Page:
The venture capital firm Science, an early backer of Dollar Shave Club, is launching an incubator dedicated specifically to developing cryptocurrency companies and is funding the incubator through a coin offering called the Science Blockchain ICO, which starts next month. As its tokens are securities, the company is offering them to a maximum of 99 investors who pass SEC accreditation standards and intends to raise $50 million to $100 million.
Greg Gilman, the firm's co-founder and general counsel, told BuzzFeed News token holders will have access to tokens sold by companies funded through the incubator. If a company funded by Science were purchased, it would use some of the proceeds of that sale to buy back some of the Science incubator tokens.
Science chose to raise money via an ICO as opposed to traditional fundraising because "we’re practicing what we preach," Gilman said. "It is the clearest expression in our belief in value and potential of blockchain technology."
The recent ICO binge does not look like it will go unchecked for much longer. The SEC determined in July that the DAO was in fact selling securities. Token holders were granted voting power over the DAO's businesses decisions, mostly funding other projects, similar to investors in a venture fund.
The SEC's conclusion was that tokens could be securities but weren't necessarily so. The test would not be whether they were denominated in digital currency like ether — in other words, using a novel technology or way to organize an investment scheme does not magically exempt organizations from SEC rules. (The SEC decided not to bring any charges against the DAO's organizers.)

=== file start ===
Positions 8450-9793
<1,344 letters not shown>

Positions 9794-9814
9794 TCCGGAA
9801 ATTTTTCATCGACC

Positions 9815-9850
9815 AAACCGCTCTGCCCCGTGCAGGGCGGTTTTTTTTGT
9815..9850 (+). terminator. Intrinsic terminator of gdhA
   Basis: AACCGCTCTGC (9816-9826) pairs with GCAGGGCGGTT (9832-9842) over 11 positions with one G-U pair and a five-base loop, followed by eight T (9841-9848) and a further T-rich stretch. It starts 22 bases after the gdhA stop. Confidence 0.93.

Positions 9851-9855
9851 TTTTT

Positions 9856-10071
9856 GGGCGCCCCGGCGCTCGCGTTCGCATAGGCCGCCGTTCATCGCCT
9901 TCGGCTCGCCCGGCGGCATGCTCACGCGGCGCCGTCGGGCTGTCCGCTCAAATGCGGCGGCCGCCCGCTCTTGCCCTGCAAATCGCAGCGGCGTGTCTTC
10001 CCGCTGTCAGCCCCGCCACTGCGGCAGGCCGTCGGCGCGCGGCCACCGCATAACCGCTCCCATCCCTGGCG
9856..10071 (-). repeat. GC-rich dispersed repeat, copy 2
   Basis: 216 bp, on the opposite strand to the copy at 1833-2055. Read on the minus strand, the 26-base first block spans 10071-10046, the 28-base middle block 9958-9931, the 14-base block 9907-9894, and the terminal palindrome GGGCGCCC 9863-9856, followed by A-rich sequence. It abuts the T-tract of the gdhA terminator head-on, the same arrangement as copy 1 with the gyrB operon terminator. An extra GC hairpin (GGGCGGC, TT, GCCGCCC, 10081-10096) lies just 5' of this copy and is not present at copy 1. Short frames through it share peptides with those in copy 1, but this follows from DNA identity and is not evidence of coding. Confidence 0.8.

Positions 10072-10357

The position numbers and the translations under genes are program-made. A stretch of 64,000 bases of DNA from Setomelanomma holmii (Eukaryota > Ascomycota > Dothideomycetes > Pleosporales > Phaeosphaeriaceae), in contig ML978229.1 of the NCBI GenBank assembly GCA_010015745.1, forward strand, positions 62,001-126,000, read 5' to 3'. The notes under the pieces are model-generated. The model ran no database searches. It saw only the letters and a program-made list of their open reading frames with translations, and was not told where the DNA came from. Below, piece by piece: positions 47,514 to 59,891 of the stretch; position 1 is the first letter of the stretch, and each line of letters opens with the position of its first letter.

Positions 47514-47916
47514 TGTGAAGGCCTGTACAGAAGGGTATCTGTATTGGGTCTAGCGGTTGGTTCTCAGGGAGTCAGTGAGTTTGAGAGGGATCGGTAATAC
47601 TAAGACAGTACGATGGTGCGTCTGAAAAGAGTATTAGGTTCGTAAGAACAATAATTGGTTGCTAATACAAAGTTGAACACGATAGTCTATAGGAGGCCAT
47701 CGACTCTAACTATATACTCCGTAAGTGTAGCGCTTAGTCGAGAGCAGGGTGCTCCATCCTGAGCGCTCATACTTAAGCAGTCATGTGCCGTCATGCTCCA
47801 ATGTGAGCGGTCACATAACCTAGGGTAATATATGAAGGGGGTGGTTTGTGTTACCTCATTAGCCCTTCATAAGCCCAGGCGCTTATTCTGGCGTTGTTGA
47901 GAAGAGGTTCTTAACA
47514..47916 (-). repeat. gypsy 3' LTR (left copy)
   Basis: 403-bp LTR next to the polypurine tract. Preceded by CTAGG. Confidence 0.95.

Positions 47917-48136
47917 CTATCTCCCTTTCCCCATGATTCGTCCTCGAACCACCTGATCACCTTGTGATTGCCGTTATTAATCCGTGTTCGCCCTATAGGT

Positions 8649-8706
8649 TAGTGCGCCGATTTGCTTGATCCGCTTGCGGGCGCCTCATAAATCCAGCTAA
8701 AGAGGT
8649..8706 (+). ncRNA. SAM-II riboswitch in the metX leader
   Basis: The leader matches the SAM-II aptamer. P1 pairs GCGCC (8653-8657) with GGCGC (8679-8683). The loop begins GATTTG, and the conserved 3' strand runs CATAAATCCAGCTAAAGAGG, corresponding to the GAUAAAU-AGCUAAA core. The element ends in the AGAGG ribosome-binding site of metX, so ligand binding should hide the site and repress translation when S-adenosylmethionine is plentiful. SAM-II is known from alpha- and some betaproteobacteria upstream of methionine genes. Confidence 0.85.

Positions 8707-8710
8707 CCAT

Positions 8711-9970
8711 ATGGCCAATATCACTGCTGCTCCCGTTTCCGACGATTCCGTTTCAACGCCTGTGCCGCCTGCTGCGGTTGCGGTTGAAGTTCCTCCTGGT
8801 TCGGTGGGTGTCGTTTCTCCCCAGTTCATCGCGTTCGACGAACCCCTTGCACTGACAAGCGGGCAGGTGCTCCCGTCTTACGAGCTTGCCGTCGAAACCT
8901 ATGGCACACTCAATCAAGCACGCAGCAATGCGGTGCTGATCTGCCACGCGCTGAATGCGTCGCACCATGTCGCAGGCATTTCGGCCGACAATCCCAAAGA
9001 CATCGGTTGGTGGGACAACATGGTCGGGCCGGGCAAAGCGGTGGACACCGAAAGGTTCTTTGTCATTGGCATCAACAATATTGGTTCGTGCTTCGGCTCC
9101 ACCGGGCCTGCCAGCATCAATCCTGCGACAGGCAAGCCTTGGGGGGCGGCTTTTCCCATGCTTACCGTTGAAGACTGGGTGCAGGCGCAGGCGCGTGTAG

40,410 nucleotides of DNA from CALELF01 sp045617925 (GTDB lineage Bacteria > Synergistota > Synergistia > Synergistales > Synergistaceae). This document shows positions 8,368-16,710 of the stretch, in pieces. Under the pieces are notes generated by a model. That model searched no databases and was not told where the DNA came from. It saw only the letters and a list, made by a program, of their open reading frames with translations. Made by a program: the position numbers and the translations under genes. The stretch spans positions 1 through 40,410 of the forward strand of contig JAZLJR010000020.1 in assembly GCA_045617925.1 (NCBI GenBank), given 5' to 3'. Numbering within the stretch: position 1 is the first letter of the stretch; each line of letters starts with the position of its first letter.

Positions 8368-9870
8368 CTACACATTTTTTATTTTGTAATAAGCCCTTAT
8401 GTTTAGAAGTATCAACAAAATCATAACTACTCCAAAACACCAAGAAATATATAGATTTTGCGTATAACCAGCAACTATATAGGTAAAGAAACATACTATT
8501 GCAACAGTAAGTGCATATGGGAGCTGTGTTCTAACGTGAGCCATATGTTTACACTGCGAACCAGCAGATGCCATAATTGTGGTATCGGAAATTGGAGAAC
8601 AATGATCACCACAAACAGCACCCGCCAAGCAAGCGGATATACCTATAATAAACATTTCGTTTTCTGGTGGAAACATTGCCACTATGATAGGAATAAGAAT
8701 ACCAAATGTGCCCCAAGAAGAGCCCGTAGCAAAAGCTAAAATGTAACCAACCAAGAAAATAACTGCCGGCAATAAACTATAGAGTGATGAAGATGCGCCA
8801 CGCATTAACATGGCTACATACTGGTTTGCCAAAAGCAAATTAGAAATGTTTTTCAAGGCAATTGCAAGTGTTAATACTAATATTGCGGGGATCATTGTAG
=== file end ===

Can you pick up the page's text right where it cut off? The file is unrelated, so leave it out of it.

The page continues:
"US federal securities law may apply to various activities, including distributed ledger technology, depending on the particular facts and circumstances, without regard to the form of the organization or technology used to effectuate a particular offer or sale," the Commission said in its report.
The effects of SEC attention to the DAO last month can already be felt. Bitfinex, a coin exchange that hosts trading of tokens generated in ICOs, said last week that it was "taking the proactive step of barring US customers from trading certain digital tokens that may be deemed securities in the eyes of the SEC." The exchange also said it was no longer taking on new US customers because of difficulty finding "compliant banking solutions for U.S. individuals."
The Argon Group’s Channing said that the SEC report stamped out workarounds some companies have used to avoid regulatory scrutiny. "They hammered a model that had been used and abused," Channing said. "The idea that incorporating in Switzerland to protect from the SEC is asinine at best."
InvestFeed raised $4.8 million in its recent initial coin offering, not $4.8 billion.
Matthew Zeitlin is a business reporter for BuzzFeed News and is based in New York. Zeitlin reports on Wall Street and big banks.
Contact Matthew Zeitlin at firstname.lastname@example.org.